[ RadSafe ] U.N. chief urges "global re-think" on nuclear safety
RRGWNYEnviro at aol.com
RRGWNYEnviro at aol.com
Sun Apr 24 16:09:58 CDT 2011
KIEV | Tue Apr 19, 2011 12:29pm EDT
KIEV (Reuters) - The nuclear disasters at Chernobyl and Japan's Fukushima
have shown the need for a "global re-think" on nuclear energy, U.N. General
Secretary Ban Ki-moon said on Tuesday.
Ban said the 1986 disaster in Ukraine and the threat to the Fukushima
nuclear plant following an earthquake and tsunami this year demonstrated that
"nuclear accidents respect no borders."
"How can we ensure the peaceful use of nuclear energy and maximum safety?
We need a global re-think on this fundamental question," he told an
international conference in the Ukrainian capital Kiev marking 25 years since the
world's worst nuclear accident.
Ban called for a "top-to-bottom" review of nuclear safety regulations and
urged states to apply high standards of safety precautions, allow
independent oversight at plants and be more transparent to secure public confidence.
"Nuclear power plants must be built to withstand everything from
earthquakes to tsunamis, from fires to floods," he said, with the Fukushima crisis
clearly in mind.
He called for efforts to strengthen the work of the International Atomic
Energy Agency (IAEA) and use its capacity for sharing expertise and know-how
on nuclear safety issues.
Ban endorsed the IAEA's convening of a ministerial conference on nuclear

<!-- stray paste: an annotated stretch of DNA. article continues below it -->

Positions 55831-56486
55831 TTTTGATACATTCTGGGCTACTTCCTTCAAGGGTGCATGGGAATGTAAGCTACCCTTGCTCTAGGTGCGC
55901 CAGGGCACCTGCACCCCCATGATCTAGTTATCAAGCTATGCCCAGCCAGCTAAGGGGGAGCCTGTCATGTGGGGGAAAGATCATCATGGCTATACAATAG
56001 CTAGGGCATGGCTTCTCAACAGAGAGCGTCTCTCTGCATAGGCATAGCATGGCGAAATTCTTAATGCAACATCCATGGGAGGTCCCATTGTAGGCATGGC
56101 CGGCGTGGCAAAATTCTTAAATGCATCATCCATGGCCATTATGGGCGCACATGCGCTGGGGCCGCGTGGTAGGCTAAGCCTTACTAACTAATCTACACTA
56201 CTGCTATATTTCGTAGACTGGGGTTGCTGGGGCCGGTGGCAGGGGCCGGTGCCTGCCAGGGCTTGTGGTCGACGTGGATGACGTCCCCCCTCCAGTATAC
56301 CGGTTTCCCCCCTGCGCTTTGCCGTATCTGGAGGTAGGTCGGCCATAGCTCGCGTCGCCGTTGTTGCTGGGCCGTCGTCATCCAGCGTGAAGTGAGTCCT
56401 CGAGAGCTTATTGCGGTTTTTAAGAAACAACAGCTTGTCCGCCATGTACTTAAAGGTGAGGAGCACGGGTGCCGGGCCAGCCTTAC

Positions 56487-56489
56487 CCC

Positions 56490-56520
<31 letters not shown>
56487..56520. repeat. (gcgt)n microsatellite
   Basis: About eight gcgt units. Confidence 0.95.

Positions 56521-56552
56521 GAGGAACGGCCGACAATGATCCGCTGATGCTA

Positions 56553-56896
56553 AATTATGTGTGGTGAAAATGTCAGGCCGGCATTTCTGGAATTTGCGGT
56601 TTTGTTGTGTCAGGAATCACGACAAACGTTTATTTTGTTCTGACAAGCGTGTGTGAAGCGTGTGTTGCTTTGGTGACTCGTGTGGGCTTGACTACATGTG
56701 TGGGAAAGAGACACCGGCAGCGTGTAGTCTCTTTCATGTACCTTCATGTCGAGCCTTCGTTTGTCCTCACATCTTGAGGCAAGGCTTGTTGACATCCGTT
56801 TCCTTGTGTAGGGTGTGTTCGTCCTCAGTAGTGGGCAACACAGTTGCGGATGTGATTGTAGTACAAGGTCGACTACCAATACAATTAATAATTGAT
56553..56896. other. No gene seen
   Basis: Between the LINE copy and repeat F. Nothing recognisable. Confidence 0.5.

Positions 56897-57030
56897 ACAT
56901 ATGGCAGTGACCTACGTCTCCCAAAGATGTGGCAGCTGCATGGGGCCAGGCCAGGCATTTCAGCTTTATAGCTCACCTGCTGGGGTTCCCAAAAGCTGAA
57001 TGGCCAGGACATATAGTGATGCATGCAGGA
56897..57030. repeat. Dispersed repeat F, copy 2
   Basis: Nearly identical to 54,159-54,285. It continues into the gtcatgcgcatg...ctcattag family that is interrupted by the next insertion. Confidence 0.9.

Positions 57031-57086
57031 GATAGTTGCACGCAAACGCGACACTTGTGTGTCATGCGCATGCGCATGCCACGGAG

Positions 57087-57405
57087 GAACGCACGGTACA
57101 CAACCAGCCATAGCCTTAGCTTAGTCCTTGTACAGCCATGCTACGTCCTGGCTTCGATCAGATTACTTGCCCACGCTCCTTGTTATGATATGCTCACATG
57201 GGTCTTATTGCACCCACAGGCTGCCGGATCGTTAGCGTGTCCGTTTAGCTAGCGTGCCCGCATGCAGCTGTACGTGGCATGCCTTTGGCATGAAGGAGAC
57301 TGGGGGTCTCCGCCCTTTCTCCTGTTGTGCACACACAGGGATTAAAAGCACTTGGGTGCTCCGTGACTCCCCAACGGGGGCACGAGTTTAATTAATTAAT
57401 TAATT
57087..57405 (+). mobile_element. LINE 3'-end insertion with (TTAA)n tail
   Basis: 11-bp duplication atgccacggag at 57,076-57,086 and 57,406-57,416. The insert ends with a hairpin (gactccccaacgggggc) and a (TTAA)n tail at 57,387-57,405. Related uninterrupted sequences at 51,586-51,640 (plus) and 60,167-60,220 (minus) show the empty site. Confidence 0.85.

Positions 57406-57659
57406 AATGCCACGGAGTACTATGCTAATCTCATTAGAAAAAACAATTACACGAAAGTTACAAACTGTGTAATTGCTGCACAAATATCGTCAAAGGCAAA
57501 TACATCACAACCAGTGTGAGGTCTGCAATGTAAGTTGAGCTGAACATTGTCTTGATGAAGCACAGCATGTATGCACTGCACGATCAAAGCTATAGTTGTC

safety in June to draw lessons from Fukushima.
In Vienna, a senior IAEA official said there were already intense
preparations for the conference. "I don't know if you can call that 'global
re-thinking' but I think there will be a lot of thinking at this June conference
so that nuclear energy is safer," Denis Flory told a news conference.
He said the IAEA was planning to send a team of international experts to
_Japan_ (http://www.reuters.com/places/japan) on a fact-finding mission that
would report back to the conference. The team would also suggest ways to
improve the overall situation at the plant.
Flory said the aim of the June conference was to strengthen the global
nuclear safety framework. The IAEA, with 151 member nations, lacks the power to
enforce safety standards it recommends.
Some diplomats have voiced concerns that countries seeking to start their
first nuclear power programs might be loath to sign up to stricter rules.
Very truly yours,
RRG: Ryokan Route Gento (Grand Mali Park)
WNY: West Noga (area) Yokohama
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